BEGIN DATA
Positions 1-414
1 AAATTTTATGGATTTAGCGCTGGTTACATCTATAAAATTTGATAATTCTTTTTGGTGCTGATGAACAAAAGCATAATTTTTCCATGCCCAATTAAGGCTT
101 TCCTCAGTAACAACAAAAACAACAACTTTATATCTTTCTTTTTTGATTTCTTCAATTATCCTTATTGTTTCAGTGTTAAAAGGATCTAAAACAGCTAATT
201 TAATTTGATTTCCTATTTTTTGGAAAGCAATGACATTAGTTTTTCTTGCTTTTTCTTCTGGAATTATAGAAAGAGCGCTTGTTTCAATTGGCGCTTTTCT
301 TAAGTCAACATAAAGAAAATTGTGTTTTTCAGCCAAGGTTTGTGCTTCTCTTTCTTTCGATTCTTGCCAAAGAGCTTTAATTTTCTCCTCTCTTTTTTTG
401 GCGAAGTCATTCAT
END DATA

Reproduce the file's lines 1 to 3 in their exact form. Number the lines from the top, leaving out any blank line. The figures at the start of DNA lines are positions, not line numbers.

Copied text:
Positions 1-414
1 AAATTTTATGGATTTAGCGCTGGTTACATCTATAAAATTTGATAATTCTTTTTGGTGCTGATGAACAAAAGCATAATTTTTCCATGCCCAATTAAGGCTT
101 TCCTCAGTAACAACAAAAACAACAACTTTATATCTTTCTTTTTTGATTTCTTCAATTATCCTTATTGTTTCAGTGTTAAAAGGATCTAAAACAGCTAATT